There is no myth, it's why MTBs come with wide bars. It's why motorcycle dirt bikes come with wide bars.
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Old 09-12-19, 05:23 AM
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Originally Posted by trailangel View Post
5'9" with long legs on a 54cm?
I think you are going in the wrong direction.
Put the saddle all the way back.
According to the physical therapist the problem lies in the bend of my spine when I have to look up on the Gravelbike to see what's in front of me - I don't have the problem at all on my trekking bike with an upright position. Appearently I lack some core stability in the neck/shoulder region so that my muscles can't quite support the aggressive position, yet. Meaning I have to get the spine in the neck region as straight as possible - which means, shorteen the reach and raising the handlebar. And, of course, doing some more core strength training for neck and shoulders. According to him, it's more about the position rather than weight distribution. However I will try a lower Handlebar position with a longer reach if the current position doesn't improve things. Can't hurt - at least not that much more than it already does.
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Old 09-12-19, 07:36 AM
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It may not just be from the bike... I get the same exact neck pain occasionally after some 80+ mile rides. At times I can do 5 straight 80 mile days with no pain and at times it appears after only one. Once triggered from the long ride it can take a week or two to fully go away. I've found my work desk at home and using the computer I feel the same pain after the long ride triggers it. You may have other factors putting stress in that region and the bike is just one more and enough to take it to the next level.
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Old 09-12-19, 09:16 AM
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Originally Posted by trailangel View Post
There is no myth, it's why MTBs come with wide bars. It's why motorcycle dirt bikes come with wide bars.
Recall your comment after you crash when oak branch branch reaches out and snags the bar. That's happened to me a couple times. Every time I upgrade my bikes I've chosen narrower bars and a lower center of gravity position. What's happened in recent history is that mountain bikes have become accessories to ski resorts and are mere downhill rides that require seasonal ski pass tickets. They're just recreational "rides" and are no longer real bicycles in the traditional fully-functional sense. The geometry of modern mtbs is designed to mitigate the risk of breaking your neck when bombing downhill at break-neck speed. They won't prevent your neck from breaking though. Gravel bikes have moved in to fill the niche that mtbs have now abandoned.

My gripe with modern bikes is they've gone from something developed incrementally by evolution over a century that had real utility to something concocted by a gimmicky marketing doofus between coffee breaks.

Last edited by Clem von Jones; 09-12-19 at 09:34 AM.
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Old 09-12-19, 12:02 PM
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Originally Posted by Clem von Jones View Post
Recall your comment after you crash when oak branch branch reaches out and snags the bar. That's happened to me a couple times. Every time I upgrade my bikes I've chosen narrower bars and a lower center of gravity position. What's happened in recent history is that mountain bikes have become accessories to ski resorts and are mere downhill rides that require seasonal ski pass tickets. They're just recreational "rides" and are no longer real bicycles in the traditional fully-functional sense. The geometry of modern mtbs is designed to mitigate the risk of breaking your neck when bombing downhill at break-neck speed. They won't prevent your neck from breaking though. Gravel bikes have moved in to fill the niche that mtbs have now abandoned.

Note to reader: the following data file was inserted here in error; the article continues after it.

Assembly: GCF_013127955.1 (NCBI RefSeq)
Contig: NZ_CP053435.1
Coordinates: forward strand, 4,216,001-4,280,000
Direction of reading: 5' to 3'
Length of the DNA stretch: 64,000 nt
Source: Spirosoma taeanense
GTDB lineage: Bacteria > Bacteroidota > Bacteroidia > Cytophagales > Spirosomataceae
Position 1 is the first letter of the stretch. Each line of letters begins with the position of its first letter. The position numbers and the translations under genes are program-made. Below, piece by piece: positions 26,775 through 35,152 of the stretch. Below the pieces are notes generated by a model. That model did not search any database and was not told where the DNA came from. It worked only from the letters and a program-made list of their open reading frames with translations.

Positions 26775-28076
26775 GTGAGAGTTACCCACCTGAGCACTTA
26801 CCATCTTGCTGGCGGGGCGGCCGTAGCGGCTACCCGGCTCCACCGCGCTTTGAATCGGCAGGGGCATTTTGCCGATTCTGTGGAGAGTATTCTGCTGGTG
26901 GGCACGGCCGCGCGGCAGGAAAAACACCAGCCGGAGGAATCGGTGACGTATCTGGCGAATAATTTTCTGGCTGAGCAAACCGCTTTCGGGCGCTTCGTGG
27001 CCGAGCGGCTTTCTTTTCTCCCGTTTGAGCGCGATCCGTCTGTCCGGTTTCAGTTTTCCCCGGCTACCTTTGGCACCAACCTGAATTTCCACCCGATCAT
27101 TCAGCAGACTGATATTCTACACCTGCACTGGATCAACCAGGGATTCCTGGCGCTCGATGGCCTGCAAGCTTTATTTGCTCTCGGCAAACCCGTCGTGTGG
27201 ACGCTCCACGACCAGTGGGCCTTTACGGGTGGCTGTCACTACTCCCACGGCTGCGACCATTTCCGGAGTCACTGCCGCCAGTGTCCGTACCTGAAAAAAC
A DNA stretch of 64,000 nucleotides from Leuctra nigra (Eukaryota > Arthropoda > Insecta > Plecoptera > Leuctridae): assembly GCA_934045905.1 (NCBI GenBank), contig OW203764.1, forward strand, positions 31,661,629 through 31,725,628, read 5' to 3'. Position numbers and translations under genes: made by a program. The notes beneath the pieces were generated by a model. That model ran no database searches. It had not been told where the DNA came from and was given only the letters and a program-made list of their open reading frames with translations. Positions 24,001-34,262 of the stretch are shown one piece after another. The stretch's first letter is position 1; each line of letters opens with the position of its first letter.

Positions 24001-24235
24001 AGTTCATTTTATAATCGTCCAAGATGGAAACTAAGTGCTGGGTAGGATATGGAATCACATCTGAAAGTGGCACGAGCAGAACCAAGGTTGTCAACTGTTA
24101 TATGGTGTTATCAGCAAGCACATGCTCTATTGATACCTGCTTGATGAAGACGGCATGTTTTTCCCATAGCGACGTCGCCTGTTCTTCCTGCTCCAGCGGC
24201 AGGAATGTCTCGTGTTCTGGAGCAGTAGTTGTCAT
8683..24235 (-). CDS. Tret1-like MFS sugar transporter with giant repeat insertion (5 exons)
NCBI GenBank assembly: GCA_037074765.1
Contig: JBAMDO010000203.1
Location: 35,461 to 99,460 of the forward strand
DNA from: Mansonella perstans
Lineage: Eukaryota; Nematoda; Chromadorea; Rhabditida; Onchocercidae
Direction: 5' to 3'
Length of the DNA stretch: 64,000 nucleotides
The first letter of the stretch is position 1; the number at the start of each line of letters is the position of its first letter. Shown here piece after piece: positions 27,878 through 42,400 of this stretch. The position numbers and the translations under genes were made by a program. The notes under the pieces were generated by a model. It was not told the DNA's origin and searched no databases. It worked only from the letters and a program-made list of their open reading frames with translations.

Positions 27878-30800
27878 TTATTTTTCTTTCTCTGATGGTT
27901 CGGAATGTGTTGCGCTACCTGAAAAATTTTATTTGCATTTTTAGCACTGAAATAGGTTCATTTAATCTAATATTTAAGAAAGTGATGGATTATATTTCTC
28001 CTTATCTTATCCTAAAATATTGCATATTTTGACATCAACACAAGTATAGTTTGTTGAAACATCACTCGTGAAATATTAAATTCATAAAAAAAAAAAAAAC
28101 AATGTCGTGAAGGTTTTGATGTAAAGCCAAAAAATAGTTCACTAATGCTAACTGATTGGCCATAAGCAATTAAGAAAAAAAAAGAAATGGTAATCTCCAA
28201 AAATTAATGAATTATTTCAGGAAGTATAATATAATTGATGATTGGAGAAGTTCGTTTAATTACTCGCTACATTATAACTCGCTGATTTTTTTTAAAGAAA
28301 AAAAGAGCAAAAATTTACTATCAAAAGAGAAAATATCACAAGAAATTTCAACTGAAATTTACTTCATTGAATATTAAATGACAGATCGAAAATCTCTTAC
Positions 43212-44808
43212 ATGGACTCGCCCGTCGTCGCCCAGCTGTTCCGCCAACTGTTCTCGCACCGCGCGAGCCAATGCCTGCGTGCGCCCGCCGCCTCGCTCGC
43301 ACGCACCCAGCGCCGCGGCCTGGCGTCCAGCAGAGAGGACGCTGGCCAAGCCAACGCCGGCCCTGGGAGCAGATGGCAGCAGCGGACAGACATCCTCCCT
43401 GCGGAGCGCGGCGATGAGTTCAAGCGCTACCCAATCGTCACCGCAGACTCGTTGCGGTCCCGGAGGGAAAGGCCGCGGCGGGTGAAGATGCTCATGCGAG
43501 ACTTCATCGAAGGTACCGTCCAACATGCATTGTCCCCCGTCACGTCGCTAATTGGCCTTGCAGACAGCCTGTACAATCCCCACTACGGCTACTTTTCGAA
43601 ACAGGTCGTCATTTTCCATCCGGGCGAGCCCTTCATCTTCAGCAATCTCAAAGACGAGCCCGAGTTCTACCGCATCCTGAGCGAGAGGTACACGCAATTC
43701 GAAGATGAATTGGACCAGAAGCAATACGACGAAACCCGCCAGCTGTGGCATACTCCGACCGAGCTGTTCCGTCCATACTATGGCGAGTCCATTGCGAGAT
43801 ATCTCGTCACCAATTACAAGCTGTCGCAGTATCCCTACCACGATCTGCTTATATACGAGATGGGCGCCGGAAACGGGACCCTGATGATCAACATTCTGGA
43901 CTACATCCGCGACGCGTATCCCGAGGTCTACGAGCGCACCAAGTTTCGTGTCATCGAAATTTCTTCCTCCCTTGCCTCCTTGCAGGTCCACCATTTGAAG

My gripe with modern bikes is they've gone from something developed incrementally by evolution over a century that had real utility to something concocted by a gimmicky marketing doofus between coffee breaks.
It's not a myth that wider bars on a bike give more direct control per given amount of effort. How wide you want to go and anything you see as a negative side effect of that is up to personal preference. Applies to flat bar and drop bars with width or a drastic flare. Your description is close to a similar analogy that reducing the capability of front brakes might save you from flipping over the bars.

Last edited by u235; 09-12-19 at 12:15 PM.
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Old 09-12-19, 04:35 PM
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Originally Posted by Speedldew View Post
Appearently I lack some core stability in the neck/shoulder region so that my muscles can't quite support the aggressive position, yet.

And, of course, doing some more core strength training for neck and shoulders.
My feeling is that this might resolve itself as more riding is done.

This is based on my own neck which got quite thick and muscular when I commuted 12,000 km/year on a road bike. In 2018 I rode nearly 8000 miles and much of that on rough gravel. Small gains in upper body mass and lots of definition, especially in the triceps, were noticeable in the mirror.

I'm not saying to ride through the pain or ignore your health care provider but only that it will might be temporary if you have not ridden a more aggressive drop bar bike and go away as your body strengthens.


-Tim-
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Old 09-12-19, 07:11 PM
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Originally Posted by Speedldew View Post
put the saddle in the frontmost position
you may have a weight distribution problem, by slamming the saddle way forward, you are loading more weights to your shoulder and neck.
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Old 09-12-19, 10:55 PM
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Originally Posted by Speedldew View Post
I'm german and only have normal state insurance but a bike fit isn't covered, unfortunately.
Sorry to hear that. Here, it's only covered if riding the bike gives you pain. Anyway, I would still recommend a physical therapist if it doesn't go away.